USA luger Greiner thrilled by St Moritz track speed but mother takes some convincing
ST. MORITZ, Jan 16 – USA luger Matthew Greiner loves nothing more than hurtling down an icy track at speeds of up to 130 kilometres per hour. His mother, however, feels rather differently.
“She is worried,” 16-year-old Greiner said. “I am sure that as I come out of the outrun she will be shaking. She will be so scared for me.”
That fear has not stopped her making the trip to St Moritz to support her son as he competes in men’s singles at the Lausanne 2020 Winter Youth Olympic Games.
And what makes his mother nervous is exactly what attracts Greiner to the sport. The speed.
“That’s a big part of it,” Greiner added. “When you come out of a curve and you just accelerate, there is no better feeling in the world than that. It gives me goose bumps.
“With the success I’ve found, my parents have found a way to get over it and let me do what I need to do.”
A combination of bravery and technical skill will decide the victors in an event that starts on January 17. Spread over three days of racing at the St. Moritz Olympia Bob Run, men and women will compete in singles and doubles competitions, plus a team relay event.
Olympic Channel Video: luge-sport-explainer-lausanne-2020
The prestige of the St. Moritz track, the oldest course in the sport, has created an exciting historical backdrop. It is also known for being incredibly quick.
“In St. Moritz you can reach speeds of 130 kilometres per hour,” Barbara Allmaier (AUT) said. “On other tracks you can feel when it’s very fast, but in St Moritz, you just glide. It’s such a good feeling.”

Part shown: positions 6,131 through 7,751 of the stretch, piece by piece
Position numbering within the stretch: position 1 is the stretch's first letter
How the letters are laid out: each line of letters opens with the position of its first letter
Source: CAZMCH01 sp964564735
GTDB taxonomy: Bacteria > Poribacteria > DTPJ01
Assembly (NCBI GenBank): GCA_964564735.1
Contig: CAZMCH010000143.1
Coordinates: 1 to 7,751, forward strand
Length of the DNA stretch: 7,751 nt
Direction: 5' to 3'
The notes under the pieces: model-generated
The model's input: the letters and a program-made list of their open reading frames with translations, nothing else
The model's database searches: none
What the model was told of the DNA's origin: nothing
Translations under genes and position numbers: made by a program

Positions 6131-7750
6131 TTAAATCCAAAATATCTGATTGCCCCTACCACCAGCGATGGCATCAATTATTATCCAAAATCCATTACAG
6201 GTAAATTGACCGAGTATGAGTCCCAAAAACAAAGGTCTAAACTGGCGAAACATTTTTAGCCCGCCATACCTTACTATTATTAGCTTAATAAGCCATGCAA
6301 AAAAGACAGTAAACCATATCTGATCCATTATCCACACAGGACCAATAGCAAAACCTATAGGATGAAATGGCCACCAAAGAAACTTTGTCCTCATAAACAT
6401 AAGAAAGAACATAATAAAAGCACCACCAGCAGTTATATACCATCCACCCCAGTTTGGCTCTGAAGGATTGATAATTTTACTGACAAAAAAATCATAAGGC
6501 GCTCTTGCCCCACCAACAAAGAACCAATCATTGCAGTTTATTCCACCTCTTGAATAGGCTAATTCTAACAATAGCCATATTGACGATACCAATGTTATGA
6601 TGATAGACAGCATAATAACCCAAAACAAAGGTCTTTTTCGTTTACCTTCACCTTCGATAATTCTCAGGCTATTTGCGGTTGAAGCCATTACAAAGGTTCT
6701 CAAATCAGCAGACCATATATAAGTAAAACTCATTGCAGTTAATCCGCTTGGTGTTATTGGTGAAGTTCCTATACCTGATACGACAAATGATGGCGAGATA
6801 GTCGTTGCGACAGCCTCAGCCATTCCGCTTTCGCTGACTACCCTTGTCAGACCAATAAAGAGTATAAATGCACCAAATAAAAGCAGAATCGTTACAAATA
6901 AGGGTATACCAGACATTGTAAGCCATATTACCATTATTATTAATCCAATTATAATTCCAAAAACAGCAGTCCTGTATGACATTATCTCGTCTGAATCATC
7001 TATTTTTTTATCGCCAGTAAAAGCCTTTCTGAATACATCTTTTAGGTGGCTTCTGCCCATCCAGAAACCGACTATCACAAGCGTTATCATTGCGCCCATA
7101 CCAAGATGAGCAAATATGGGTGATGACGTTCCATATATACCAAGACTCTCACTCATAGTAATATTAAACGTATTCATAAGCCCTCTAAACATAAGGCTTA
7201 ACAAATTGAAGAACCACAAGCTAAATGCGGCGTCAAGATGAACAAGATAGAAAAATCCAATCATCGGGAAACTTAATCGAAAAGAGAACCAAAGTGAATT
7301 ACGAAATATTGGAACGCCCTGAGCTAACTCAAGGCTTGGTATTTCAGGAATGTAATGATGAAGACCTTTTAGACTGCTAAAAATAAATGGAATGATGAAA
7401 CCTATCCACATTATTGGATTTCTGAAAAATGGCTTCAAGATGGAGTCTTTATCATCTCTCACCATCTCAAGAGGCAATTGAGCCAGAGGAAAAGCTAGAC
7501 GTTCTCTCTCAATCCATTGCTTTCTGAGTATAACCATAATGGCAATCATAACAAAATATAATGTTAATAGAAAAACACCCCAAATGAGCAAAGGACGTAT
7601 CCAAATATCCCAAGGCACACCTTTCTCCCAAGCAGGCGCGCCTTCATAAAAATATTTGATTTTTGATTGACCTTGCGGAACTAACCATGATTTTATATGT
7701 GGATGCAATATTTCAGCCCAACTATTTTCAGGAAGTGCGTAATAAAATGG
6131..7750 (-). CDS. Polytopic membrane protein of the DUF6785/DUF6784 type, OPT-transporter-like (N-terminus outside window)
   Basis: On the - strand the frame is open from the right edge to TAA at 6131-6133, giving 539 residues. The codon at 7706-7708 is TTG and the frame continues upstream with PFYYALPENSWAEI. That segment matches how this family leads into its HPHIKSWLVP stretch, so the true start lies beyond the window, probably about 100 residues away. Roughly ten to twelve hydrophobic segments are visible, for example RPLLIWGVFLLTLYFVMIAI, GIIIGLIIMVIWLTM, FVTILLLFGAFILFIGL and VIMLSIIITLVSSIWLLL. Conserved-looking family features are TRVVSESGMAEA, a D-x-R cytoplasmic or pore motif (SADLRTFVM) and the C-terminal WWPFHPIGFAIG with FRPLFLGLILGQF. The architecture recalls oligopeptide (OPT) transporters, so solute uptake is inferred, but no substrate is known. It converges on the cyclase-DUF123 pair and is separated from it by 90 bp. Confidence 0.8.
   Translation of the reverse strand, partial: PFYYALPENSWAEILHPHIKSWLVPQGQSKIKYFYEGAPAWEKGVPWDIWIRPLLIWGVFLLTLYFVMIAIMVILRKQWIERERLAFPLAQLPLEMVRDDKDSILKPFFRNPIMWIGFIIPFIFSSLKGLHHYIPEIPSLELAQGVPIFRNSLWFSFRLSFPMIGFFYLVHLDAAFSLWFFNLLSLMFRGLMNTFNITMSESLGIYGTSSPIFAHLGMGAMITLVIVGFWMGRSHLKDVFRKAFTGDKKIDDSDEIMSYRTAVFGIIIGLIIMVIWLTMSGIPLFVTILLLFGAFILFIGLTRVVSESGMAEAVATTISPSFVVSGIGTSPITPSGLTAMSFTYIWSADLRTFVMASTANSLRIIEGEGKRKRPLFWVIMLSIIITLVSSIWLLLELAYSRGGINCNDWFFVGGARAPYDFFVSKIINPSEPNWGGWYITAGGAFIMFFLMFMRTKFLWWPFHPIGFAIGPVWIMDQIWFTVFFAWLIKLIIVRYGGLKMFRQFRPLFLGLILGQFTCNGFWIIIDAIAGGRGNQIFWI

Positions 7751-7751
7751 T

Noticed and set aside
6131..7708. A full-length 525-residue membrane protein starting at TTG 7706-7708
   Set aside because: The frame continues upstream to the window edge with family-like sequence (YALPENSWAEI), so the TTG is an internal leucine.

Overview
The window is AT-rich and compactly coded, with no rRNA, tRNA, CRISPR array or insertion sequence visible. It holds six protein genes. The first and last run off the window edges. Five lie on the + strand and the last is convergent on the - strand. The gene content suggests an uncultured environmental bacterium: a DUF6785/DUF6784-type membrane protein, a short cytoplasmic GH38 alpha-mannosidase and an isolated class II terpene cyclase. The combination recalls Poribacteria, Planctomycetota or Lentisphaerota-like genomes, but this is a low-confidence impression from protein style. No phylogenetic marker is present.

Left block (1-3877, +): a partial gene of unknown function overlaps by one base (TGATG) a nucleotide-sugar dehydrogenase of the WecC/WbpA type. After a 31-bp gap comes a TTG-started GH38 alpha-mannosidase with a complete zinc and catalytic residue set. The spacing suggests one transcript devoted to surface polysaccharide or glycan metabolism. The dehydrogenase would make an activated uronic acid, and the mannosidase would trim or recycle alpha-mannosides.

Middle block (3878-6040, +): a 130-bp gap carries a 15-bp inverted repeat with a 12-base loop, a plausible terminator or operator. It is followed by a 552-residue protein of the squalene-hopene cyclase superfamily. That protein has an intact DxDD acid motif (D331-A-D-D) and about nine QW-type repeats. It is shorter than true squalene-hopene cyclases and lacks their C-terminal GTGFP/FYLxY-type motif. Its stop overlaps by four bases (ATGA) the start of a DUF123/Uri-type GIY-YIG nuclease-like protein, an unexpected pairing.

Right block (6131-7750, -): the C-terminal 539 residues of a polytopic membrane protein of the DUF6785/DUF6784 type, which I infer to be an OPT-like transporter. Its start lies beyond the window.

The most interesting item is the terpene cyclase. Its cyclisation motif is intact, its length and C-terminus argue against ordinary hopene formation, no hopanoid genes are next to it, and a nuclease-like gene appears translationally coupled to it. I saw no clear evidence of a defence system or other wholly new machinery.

The 16-year-old, who races in the women’s singles competition, is a “perfectionist” and at the back of her mind is the knowledge that the tiniest mistake might lead to a painful crash.
“Luge is not for the faint hearted,” she said. “You should be prepared to have some insecure moments, but that is part of it. Do I get frightened? Of course.”
The team relay event adds to the drama in St Moritz, and the anxiety levels.
“I’m so nervous,” Allmaier said of the competition in which athletes must tap a pad at the bottom of the course before their teammate can begin their race. “When I make a mistake it’s my problem, but if I don’t touch the pad in the team race, they can’t get down.”
Allmaier’s Austria have a strong tradition in the sport, and with powerhouses Germany, Canada, Italy, Russia and Latvia among the field, the competition in St Moritz is sure to be ultra-quick and ultra-competitive.
By Olympic Information Service